The GMO Debate

2 GMO apples, 1 non-GMO apple

As an organic farmer I sometimes forget the GMO debate is still being… well, debated. As far as I’m concerned, there is no debate. We—meaning every American consumer—should know where our food comes from and what’s in it and according to recent polls, 92% of Americans agree. This was really brought home to me recently when a good friend, mentor and fellow organic farmer, Mark Nightengale, mentioned that if he had to say which was more important in America today: the organic label or the non-GMO seal—even though organic has a certification process that is trackable, traceable and accountable and ensures the product is non-GMO—it only represents about 5% of the food sold in the US today. So what about the other 95%? If you are concerned about the possibility of GMOs in your non-organic food, then I suggest you look for the Non-GMO Project Verified seal. With an estimated 80% or more of the US food supply containing at least a little GMOs, and with no mandatory labeling laws in the US regarding GMOs, it’s consumer beware.

According to Consumer Reports March 2015, “If you want to be certain your food isn’t made with GMOs, look for the Non-GMO Project Verified seal, or buy organic.” While we have been eating foods that contain GMOs for more than 15 years, supporters maintain there is no credible evidence people have been harmed. But saying there is no evidence of harm is not the same as saying they have been proven safe. While other developed nations use protocols recommended by a joint commission of the World Health Organization and the Food and Agriculture Organization of the United Nations, where GMO labeling is mandatory in more than 60 countries, the US is still holding out.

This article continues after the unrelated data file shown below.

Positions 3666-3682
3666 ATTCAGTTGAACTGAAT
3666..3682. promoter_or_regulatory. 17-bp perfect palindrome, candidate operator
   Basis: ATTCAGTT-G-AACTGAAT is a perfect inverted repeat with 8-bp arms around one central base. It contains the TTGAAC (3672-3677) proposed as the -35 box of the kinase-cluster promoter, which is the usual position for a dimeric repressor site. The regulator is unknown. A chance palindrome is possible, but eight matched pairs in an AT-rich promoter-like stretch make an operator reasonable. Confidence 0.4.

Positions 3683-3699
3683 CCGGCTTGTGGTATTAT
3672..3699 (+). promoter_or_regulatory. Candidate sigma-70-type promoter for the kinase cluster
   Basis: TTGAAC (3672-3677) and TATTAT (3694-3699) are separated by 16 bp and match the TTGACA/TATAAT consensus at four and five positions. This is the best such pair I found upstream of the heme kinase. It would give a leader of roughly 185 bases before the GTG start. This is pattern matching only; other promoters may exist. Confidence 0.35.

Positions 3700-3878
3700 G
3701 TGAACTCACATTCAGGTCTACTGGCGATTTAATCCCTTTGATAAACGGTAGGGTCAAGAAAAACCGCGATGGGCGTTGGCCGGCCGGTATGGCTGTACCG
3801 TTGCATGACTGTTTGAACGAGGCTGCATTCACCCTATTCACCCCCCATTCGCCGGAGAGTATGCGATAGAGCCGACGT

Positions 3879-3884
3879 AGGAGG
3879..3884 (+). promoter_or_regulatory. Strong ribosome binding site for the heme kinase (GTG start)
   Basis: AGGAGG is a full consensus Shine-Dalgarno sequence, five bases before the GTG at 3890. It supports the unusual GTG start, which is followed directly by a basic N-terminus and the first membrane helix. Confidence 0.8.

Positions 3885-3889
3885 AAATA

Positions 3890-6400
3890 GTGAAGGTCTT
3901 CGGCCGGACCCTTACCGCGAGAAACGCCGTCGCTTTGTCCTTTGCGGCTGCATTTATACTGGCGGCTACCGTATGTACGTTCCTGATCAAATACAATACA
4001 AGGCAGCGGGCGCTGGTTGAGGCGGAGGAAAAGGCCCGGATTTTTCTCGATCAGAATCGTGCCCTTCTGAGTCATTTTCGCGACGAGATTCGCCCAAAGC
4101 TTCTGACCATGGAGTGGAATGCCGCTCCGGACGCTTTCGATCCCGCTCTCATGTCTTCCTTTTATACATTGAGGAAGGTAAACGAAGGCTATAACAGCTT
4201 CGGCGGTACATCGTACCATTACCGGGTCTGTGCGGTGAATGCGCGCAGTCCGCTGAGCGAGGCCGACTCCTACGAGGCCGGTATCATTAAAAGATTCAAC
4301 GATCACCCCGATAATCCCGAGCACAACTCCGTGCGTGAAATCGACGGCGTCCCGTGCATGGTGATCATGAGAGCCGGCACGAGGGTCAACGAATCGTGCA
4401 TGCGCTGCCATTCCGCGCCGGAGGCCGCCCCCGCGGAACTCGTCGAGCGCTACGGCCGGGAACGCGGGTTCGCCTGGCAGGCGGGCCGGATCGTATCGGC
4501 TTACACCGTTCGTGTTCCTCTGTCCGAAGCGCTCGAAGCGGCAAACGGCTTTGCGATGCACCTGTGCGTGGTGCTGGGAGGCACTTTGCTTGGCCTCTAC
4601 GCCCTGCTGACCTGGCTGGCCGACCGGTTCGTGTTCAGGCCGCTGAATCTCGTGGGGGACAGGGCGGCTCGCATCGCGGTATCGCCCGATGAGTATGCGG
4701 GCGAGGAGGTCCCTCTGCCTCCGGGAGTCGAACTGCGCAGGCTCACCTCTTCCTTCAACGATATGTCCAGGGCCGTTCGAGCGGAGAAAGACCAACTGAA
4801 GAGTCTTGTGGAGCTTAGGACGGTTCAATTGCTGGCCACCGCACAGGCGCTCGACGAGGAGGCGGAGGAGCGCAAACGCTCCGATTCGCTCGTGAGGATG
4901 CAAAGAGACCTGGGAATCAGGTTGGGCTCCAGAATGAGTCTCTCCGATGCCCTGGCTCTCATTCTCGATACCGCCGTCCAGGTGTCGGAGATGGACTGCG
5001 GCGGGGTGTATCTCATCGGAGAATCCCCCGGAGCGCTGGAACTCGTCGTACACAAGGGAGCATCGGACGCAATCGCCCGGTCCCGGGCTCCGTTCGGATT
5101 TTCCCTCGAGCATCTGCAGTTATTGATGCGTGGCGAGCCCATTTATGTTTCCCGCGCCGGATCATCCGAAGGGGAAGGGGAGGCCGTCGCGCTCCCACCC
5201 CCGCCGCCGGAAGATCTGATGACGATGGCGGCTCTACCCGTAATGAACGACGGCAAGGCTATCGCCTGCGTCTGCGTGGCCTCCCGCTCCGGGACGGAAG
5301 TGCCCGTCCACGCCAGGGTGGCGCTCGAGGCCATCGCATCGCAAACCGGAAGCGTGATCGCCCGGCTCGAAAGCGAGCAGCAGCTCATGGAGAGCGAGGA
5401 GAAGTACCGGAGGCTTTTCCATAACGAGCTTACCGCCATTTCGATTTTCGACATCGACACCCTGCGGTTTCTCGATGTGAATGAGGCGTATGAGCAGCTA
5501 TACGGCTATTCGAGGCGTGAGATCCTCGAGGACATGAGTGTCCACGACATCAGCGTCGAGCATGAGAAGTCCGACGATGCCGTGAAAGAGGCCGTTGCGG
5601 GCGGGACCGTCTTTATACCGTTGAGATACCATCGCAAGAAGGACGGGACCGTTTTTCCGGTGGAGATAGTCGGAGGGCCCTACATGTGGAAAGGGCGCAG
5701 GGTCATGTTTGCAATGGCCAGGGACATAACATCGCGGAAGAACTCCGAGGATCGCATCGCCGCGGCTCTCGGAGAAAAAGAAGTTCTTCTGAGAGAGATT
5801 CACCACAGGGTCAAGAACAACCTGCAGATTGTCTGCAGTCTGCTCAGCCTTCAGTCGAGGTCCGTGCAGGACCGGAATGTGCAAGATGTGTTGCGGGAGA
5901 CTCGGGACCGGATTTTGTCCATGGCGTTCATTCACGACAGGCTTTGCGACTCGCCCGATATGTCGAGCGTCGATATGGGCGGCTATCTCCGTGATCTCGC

I have to ask, if 92% of American’s believe foods should be properly labeled, then why are we not doing it? There is a lot of money being spent on both sides of the issue, but the amounts spent are nowhere near balanced. Labeling campaigns are routinely outspent by anti-labeling interests by an average of nearly 6 to 1, as was seen in the Prop 37 campaign. With all this excessive money they convince voters the proposals are poorly written or the cost of their food will go up, misstating facts and planting seeds of doubt and confusion in order to discourage would-be voters from supporting GMO labeling. It’s not a big surprise that much of the GMO labeling opposition comes from the GMO seed manufacturers and the food industry, which uses GMOs in their products. One main “selling point” for crops containing GMOs has been that they reduce the use of pesticides. But the truth is that it makes a big difference what kind of pesticides you are talking about. The use of insecticides (bug killers) has declined since these crops were introduced in the mid-90s, but the use of herbicides (weed killers), such as glyphosate—which is mostly sold under the brand name of Roundup®—has soared.

The majority of corn, soy, canola and sugar beets grown in the US are now genetically engineered and they can turn up in some unexpected places. For instance, some spices and seasoning mixes contain GMO corn and soy. And soft-drink ingredients that might be derived from genetically modified corn include not only corn syrup but also glucose, citric acid, colorings and the artificial sweetener aspartame.

From a farmer’s perspective—organic or not—the really scary part of all this is that these chemicals are killing the soil and if we continue this way, our soil may never recover. Yes, I have a vested interest in protecting organic farming, but to me it’s just common sense. My good friend Mark Nightengale’s family had farmed with chemicals and by 1992 their farm in south-central Kansas was all but finished. Mark persuaded his family that organic was the only way to go and the naysayers all predicted they would lose the farm. But as Mark said, “It was already gone, there really was no other choice.” After five years of cleaning the soil and using crop rotations, they now have a thriving organic farm.

I’ve only scratched the surface of GMOs and will continue to post articles on various aspects of the issue. But for now, I encourage you to consider what you know about the food you eat. Food is one of the great pleasures and fundamental necessities of life. It should bring us joy and health. Buy organic, look for the Non-GMO Project Verified seal, and support both ventures so we can continue to make educated decisions about the foods we enjoy.

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